Post-earthquake, Ears To Our World radios continue to be a vital link for those in need in Haiti. Here, Erlande, who suffered a stroke in her early 30s and can barely walk, listens to one of our self-powered Etón radios. (Photo: ETOW)

(Source: United Nations News via Mike Hansgen)

“Even in today’s world of digital communications, radio reaches more people than any other media platform” explained the UN chief, adding that it “conveys vital information and raises awareness on important issues”.

“And it is a personal, interactive platform where people can air their views, concerns, and grievances” he added, noting that radio “can create a community”.

UN Radio was established on 13 February 1946, and since 2013, the day has been commemorated to recognize radio as a powerful communication tool and a low-cost medium.

“For the United Nations, especially our peacekeeping operations, radio is a vital way of informing, reuniting and empowering people affected by war”, said Mr. Guterres.

Despite the rise of the internet, many parts of the world, especially remote and vulnerable communities, have no access, making radio broadcasting via transmitters, a vital lifeline. Joining a community of local listeners, also provides a platform for public discussion, irrespective of education levels.

Moreover, it has a strong and specific role in emergency communication and disaster relief.

“On this World Radio Day, let us recognize the power of radio to promote dialogue, tolerance and peace”, concluded the Secretary-General.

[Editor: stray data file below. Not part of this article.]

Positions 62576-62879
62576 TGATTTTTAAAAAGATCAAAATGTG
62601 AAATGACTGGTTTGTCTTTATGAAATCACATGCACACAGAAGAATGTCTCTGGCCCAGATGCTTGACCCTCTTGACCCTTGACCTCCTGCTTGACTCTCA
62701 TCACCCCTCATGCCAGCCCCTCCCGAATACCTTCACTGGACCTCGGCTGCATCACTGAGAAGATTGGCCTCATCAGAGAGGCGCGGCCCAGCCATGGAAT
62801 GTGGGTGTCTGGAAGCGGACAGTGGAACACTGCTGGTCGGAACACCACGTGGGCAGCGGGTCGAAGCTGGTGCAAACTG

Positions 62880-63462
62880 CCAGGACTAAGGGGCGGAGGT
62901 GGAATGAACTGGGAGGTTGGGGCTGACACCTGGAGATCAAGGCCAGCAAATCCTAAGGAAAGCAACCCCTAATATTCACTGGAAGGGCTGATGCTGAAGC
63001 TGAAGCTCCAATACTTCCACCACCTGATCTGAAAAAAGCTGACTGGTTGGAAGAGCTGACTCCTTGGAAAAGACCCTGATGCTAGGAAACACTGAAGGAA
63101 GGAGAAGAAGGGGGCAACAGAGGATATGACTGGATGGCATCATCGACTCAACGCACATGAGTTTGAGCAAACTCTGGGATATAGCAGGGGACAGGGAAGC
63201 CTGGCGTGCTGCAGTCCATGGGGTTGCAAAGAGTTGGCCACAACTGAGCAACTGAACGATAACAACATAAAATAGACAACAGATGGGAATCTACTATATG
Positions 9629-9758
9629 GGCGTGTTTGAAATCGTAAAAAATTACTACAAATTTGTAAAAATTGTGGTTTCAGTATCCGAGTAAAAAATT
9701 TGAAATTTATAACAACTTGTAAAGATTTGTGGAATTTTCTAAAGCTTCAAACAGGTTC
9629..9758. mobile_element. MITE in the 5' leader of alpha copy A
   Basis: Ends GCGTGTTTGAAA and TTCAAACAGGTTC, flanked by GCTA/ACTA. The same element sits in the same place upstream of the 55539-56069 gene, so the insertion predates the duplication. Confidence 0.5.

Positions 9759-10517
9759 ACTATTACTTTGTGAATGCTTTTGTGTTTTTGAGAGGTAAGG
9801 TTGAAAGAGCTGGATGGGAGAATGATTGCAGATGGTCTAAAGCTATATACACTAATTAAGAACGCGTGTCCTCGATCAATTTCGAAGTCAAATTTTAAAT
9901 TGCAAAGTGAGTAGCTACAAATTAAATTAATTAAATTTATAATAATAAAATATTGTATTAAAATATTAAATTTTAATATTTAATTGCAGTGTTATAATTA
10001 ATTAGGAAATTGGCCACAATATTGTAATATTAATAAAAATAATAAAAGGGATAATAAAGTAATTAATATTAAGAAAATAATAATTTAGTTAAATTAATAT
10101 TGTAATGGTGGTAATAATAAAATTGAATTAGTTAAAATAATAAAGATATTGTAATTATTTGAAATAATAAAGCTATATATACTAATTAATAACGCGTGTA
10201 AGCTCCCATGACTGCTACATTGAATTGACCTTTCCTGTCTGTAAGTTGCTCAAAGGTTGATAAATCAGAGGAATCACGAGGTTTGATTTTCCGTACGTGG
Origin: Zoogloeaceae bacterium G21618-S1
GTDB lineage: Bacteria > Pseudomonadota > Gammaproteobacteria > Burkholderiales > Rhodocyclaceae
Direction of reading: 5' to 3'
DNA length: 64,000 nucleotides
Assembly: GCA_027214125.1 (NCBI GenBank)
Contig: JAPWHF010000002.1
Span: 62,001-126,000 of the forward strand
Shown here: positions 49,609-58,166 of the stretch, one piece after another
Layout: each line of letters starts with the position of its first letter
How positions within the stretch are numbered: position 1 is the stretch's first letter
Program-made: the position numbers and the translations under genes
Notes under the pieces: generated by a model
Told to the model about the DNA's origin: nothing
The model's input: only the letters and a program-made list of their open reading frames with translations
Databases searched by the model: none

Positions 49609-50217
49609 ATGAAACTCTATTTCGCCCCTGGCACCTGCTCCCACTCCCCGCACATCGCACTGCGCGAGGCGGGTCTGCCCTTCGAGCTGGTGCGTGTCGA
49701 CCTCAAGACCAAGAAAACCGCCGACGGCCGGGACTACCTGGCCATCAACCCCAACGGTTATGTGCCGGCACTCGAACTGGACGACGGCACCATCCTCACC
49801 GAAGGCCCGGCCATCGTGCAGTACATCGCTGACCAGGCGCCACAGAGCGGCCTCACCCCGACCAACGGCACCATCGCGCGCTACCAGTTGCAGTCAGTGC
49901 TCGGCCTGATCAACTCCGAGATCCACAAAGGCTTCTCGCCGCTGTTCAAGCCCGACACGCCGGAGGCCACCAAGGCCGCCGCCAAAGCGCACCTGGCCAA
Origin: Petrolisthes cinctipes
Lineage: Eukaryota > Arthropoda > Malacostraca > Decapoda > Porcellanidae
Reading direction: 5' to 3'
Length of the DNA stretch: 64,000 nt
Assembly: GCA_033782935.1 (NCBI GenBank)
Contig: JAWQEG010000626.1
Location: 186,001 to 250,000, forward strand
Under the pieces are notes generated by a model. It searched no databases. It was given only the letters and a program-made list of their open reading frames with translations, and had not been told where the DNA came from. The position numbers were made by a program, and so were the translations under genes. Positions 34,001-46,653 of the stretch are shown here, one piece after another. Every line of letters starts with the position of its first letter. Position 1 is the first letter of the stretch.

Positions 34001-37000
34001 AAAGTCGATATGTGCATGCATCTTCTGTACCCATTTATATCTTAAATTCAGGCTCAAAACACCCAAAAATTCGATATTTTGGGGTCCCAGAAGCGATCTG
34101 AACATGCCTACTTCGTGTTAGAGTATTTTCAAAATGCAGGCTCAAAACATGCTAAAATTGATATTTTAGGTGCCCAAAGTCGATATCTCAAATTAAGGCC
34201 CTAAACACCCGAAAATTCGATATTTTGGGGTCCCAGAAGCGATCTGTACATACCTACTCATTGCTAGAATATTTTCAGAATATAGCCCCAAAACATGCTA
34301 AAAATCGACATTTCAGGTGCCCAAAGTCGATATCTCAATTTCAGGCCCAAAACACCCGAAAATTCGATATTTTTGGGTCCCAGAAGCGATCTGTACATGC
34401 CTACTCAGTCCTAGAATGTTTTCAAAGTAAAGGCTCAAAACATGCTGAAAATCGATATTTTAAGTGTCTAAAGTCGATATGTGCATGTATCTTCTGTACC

Radio still sparking ‘new conversations’

The UN Educational, Scientific and Cultural Organization (UNESCO) underscored “the unique, far-reaching power of radio to broaden our horizons and build more harmonious societies”.

“Radio stations from major international networks to community broadcasters today remember the importance of radio in stimulating public debate, increasing civic engagement and inspiring mutual understanding”, UNESCO Director-General Audrey Azoulay said in her message.

Since its invention as the first wireless communication medium well over a hundred years ago, “radio has sparked new conversations and broadcast new ideas into people’s homes, villages, universities, hospitals and workplaces,” she continued. “To this day, dialogue across the airwaves can offer an antidote to the negativity that sometimes seem to predominate online, which is why UNESCO works across the world to improve the plurality and diversity of radio stations”.